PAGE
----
The best way to empower your business is to empower your employees.

Your company exists, grows, and achieves based on the people that drive it. And in order to keep your company growing and succeeding, you need to optimize how work is performed. And that kind of optimization is best drawn from empowerment.

According to a Gallup poll, only 37% of employees who feel they are engaged in their job would leave for a raise of 20% or less. That's a big indicator of just how important engagement and empowerment are. Employees are willing to turn down more money if it means less empowerment.

Employees need to feel that they have a voice within the company. They need to feel that their voice matters, that they're more than just machines there to fulfill a task.

Only when your employees are empowered will you reap the benefits of everything they're capable of, and bring your company to new heights.

The Case for Empowerment

Forcing your employees to follow a rigid set of rules that doesn't allow them to contribute in their own individual ways only turns them into machines.

A machine can't surprise you. A machine can't be creative. A machine can't innovate or contribute to the culture of your workplace. The best thing about having human employees is that they can do all those things--and more. Take advantage of the human attributes that your employees bring to the table. Don't just tell them how to do something; provide a clear vision, let them fill in the rest, and trust yet verify.

After all, you vetted them through the interview process, looking for the best and brightest. In order to get them at their best and brightest, they need to have the tools to do so, and that toolbox is called empowerment.

Step One: Listen

The first way to empower your employees is the easiest to do, but is often forgotten: listen to them.

People want to know that their opinions and ideas matter. You don't have to say "yes" to every idea. But just the fact that they know you're actually listening and giving what they say a fair shake is enough to show their ideas matter.

This is especially true of younger employees who are just entering the workforce and are excited to put their ideas into play. Often times leaders and more senior employees won't give them a chance because they're new and haven't put in their time. But you'd be doing them and your company a serious disservice by not hearing out what they have to say--they just might have the fresh eyes to see a solution you need.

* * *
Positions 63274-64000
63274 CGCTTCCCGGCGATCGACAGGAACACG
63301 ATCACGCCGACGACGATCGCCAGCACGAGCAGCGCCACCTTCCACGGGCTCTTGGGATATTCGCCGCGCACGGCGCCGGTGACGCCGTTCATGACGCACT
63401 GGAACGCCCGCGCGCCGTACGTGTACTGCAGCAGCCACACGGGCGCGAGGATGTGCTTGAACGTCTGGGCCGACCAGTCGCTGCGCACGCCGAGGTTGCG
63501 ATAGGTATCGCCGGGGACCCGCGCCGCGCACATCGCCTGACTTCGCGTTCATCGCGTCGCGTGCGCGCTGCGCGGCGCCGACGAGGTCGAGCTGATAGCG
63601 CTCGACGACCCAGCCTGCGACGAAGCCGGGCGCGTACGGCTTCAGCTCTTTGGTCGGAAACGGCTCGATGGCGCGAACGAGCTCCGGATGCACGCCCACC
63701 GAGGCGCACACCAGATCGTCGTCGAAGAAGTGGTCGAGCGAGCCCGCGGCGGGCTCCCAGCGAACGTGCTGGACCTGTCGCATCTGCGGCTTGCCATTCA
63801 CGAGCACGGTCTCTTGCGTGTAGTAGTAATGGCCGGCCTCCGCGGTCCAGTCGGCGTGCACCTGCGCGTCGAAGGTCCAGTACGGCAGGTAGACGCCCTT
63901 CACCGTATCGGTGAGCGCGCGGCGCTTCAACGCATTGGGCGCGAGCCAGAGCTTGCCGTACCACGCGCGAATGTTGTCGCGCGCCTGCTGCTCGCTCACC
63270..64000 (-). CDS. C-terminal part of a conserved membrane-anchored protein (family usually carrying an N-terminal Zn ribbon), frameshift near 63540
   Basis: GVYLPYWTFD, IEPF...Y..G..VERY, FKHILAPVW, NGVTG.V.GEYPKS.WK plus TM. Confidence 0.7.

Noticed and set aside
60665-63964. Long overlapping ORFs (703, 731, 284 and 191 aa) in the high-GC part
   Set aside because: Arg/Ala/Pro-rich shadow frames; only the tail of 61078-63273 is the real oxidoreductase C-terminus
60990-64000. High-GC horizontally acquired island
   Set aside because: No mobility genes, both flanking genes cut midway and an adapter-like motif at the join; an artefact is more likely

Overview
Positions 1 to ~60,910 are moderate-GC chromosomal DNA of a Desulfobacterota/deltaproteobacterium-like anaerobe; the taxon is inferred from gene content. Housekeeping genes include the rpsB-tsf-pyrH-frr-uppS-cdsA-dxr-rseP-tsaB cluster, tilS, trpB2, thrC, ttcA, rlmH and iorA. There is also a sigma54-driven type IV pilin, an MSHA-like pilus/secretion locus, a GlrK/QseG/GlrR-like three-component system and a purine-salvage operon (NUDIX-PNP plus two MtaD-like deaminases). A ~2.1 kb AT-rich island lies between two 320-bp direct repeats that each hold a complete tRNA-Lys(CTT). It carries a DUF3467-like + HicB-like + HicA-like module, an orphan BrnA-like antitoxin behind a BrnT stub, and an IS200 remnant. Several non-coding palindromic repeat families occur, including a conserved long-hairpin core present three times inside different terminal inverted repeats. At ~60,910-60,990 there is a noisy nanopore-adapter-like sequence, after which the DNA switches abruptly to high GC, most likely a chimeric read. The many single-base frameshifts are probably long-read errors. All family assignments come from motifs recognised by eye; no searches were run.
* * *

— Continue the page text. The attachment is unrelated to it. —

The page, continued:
There's nothing more disappointing than watching an employee with all the energy to become an overachiever have their spirit broken because they never felt like their ideas mattered.

Safety Second

You have to create a culture in which your employees feel safe. And this takes several shapes.

There's the safety of job security. Nothing shortens performances like catching wind of layoffs or firings. People do not work their best when they're scared. If they're scared, they won't take chances. If they never take chances, they'll never feel empowered.

There's also the safety of ideas. Make your office a place where people can feel safe to offer ideas, suggestions, or thoughts on what works and what doesn't. The problem with leadership roles is that leaders are rarely the ones who interact directly with the customers. It's important to hear from your employees that do, because they have valuable insight to offer. But they won't share their thoughts if they don't feel safe doing it.

It's Okay to Make a Mistake

In order for true creativity and innovation to take place, you have to be willing to make mistakes.

Any time you experiment or test, you run the risk of failure. But failure is a large part of learning. If you never fail, you're never truly testing.

This is where a so-called "agile" method really comes in handy. (Disclosure: My company specializes in this.) With this type of approach, you're always testing small variations or installments of a larger project. And it usually only takes a week or two to find out the results. There's much less risk in the whole project.

The acceptance that mistakes will be made as part of the process helps build toward the comfort and security of your employees. They will be more willing to experiment, to fail, if they know they won't be fired because of it.

This all goes back to safety. You need to have safety in place in order for people to feel comfortable making the mistakes that will eventually lead your company to success.

The more you empower your people, the more they'll surprise you--in good ways.

If you force your employees to carry out your specific set of instructions, you're only going to get what you asked for. But, if you share the vision of the end goal and give them the freedom to experiment and fail, you may find them delivering something you'd never thought of, something that might be better than anything you could have expected.

It's about trust. Your employees have to trust you to create the best space for them to perform. Just as you have to trust them to deliver. And if they're truly empowered, they'll deliver in spades.